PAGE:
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Recruiting Intelligence

Email Marketing for International Recruitment: Part 1

Email for International Recruitment: Part 1

Whether you refer to it as a series of engagement streams, workflows or nurturing campaigns, we all know that email is still one of the key channels to stay connected with prospective students throughout their decision-making process. If they have demonstrated interest in you, they will read your emails. And the opposite is also true: If they have not demonstrated interest in you, they will not read your emails.

With our client work, we focus on the quality of the leads over the quantity. You should too.

Important Note: If you are reading this blog when delivered, this morning is the last chance to register for our Intead Plus Webinar: Artificial Intelligence for Higher Ed Explained. March 28 at 1pm EDT. Ben and Ashish Fernando, CEO of iSchoolConnect, will discuss online behavior and technology trends, as well as case studies that will help you understand the role AI can play in optimizing student recruitment and retention

Register For The Webinar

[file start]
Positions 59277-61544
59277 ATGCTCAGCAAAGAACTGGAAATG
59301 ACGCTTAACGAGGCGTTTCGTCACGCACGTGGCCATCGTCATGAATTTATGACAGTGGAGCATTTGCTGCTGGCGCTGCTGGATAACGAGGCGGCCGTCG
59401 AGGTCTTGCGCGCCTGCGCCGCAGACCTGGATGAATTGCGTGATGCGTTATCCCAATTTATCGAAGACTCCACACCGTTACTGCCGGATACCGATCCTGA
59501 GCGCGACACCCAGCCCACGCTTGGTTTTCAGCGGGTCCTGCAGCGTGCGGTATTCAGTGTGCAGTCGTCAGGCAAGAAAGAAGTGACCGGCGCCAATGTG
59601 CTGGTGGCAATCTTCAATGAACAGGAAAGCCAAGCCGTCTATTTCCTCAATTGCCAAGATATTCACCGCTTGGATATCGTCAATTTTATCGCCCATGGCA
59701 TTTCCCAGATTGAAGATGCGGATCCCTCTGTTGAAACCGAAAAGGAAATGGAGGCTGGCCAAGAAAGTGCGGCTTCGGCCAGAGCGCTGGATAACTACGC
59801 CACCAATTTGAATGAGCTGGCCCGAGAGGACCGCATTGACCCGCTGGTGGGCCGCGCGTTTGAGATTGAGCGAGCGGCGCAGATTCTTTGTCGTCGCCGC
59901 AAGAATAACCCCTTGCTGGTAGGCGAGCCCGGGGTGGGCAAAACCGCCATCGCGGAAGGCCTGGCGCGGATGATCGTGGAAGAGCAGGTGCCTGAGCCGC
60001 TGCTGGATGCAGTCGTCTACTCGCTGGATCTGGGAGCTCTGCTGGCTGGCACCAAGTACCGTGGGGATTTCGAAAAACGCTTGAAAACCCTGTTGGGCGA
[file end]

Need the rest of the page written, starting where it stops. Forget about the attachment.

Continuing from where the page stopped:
Intead Plus subscribers will have exclusive access to the webinar recording after the fact (so you can share it with colleagues who are unable to attend).

But let's get back to email marketing.

If you’re like many academic institutions, you may have long standing email workflows with hundreds of automated emails structured to go out to unique audiences on a weekly basis. Many other admissions teams do not have the resources to establish this system. Either way, maybe it’s time to ask: could your email marketing program use a refresh? We’re betting the answer is yes.

If that seems insurmountable, bear with us. We will be giving some quick tips throughout that you can use to make some small, effective changes to your current workflows. You can move beyond having just one or two email nurturing campaigns that go out to everyone, regardless of their interests or geographic location. You can segment your audience effectively.